Made in New Zealand, but it’s ok.

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Next year Seven will be featuring more New Zealand landscapes in its dramas, in 800 Words and Wanted but Seven CEO Tim Worner recently denied they were to help the network hit local quotas.

“We haven’t had to use New Zealand series that we’ve bought in to hit our quota. We’ve never had to do that. Seven’s always over-indexed on local quota,” he recently told the Screen Forever conference.

800 Words is shot in New Zealand because it’s set there. It would be difficult to shoot it somewhere else! And it’s a great story, I love that story.

“In the case of Wanted Series 2 it is being made partly in New Zealand, but also partly in Thailand and partly in Australia. I wouldn’t see that Series 3 of that show would necessarily be made there.”

Three years ago 51% of the first release Australian drama on the Nine Network was from New Zealand, played almost all of which screened on its multichannels. NZ drama qualifies as Australian under the Australia-NZ Economic Trade Agreement.

Wanted is receiving NZ government funding, with Screen Australia’s preference to fund first seaons of new dramas.

Tim Worner commented on the NZ system saying,

“We all have to ask ourselves how do we ‘win smarter’ and I really think that the NZ industry has done an amazing job. They get a lot of assistance from their government, and all power to them. The government there has really fostered what I think is a brilliant industry. There are great creatives there, with a fantastic work ethic. It is, as it turns out, quite an economic place to actually make television.”

Currently filming in Queenstown ahead of its Thailand shoot, Wanted sees the return of Rebecca Gibney, Geraldine Hakewell, Stephen Peacocke and Nicholas Bell over 6 episodes.

Producer Tony Ayres told TV Tonight, “We have a small shoot in Australia, but predominantly in NZ and also in Thailand. But it sort of suits the nature of the show because it’s a road movie, and it feels like every incarnation of the show needs to find a new home.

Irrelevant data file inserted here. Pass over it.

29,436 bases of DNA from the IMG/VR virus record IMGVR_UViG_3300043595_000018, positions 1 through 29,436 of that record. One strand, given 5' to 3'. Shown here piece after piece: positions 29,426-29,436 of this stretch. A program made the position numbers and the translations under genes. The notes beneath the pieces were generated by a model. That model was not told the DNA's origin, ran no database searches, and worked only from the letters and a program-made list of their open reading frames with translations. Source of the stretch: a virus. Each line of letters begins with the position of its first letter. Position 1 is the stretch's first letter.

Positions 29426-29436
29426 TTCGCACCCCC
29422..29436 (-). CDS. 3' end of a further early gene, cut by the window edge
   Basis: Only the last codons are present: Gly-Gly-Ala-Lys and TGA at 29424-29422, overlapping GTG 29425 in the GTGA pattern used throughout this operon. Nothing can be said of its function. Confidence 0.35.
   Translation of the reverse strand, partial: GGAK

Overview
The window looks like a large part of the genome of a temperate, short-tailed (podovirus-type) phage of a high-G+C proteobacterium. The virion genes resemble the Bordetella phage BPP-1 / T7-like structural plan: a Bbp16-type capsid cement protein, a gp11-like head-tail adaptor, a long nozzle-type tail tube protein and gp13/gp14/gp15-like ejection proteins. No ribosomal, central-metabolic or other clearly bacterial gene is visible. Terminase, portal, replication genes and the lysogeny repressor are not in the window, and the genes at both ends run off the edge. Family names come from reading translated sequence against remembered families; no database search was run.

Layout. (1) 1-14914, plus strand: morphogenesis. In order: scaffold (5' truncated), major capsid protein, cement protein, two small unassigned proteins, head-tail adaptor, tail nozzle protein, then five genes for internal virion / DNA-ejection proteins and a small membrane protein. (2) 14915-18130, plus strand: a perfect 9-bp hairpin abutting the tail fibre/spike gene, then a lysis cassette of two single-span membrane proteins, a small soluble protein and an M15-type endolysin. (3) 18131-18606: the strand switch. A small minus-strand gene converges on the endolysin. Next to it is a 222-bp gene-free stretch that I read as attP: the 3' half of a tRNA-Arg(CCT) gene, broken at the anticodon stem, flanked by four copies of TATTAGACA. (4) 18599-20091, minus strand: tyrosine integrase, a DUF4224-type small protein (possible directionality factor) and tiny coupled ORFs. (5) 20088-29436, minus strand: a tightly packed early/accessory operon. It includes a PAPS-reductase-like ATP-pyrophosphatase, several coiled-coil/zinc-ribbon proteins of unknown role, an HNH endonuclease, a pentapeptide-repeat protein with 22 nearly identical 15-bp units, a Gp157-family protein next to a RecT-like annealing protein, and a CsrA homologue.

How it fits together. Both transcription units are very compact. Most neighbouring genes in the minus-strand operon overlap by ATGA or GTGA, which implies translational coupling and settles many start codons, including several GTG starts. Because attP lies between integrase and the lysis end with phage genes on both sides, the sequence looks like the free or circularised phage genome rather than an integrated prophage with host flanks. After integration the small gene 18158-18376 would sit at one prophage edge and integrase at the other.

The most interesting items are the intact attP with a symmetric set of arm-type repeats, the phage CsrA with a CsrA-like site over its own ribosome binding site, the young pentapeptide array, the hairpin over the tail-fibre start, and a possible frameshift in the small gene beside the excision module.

“We feel like it could be better than Season One. It’s got a really strong narrative drive. The stakes are higher and certainly the landscapes are wilder.

“For season 2 the hunted become the hunters. They’re trying to find something that will help solve the problems that arose in season one.”

Photo: Rebecca Gibney

9 Comments:

  1. The quotas will only be maintained so long as there are commercial TV channels. If all the ad and subscription revenue goes to a la carte platforms (like Netflix and Youtube), then the quotas become void.

    The NZ on Air method of paying people to make content works no matter what the platform.

  2. The reason NZ On Air (government entity) funds local productions is because without that funding there would not be any locally produced content in NZ. NZ television also airs a lot of Aussie programmes anyway. Doesn’t Australia have any federal funding for local production? And if not, why not?

  3. As Tim Worner pointed out, Ch 7 do not need to fill their drama quota, they do more than enough as it stands. Other networks (Ch9) use the “loop-hole” cynically as padding for their inadequate hours of drama on their slate, that is where the danger lies for local production. Taking advantage of favourable government incentives is standard practice for TV producers everywhere and putting together a good funding structure deal, whilst still maintaining high quality and entertainment value, is just good business.

  4. They just can’t admit the only reason they are shooting in New Zealand is because they’re getting a bucket load New Zealand government subsidy. The sad irony here is that New Zealand doesn’t have local television quotas but still brought High Court proceedings saying that under the Australian New Zealand trade agreement it was being discriminated against because their shows were not being counted as Australian under our local content rules. WTF! The Australian government has continually failed to rectify this anomaly and now close to 20 years later probably over a $100 million in lost production in Australia has occurred. The free to air broadcasters of course have lobbied government to not correct this situation and former Liberal Treasurer Peter Costello is being paid $458k a year as Chairman of Nine Entertainment to guarantee political access and influence. Pretty sad day for…

  5. I feel New Zealand made shows (wholly or partially) should not count towards the local quota.

    New Zealand is not Australia the last time I checked.

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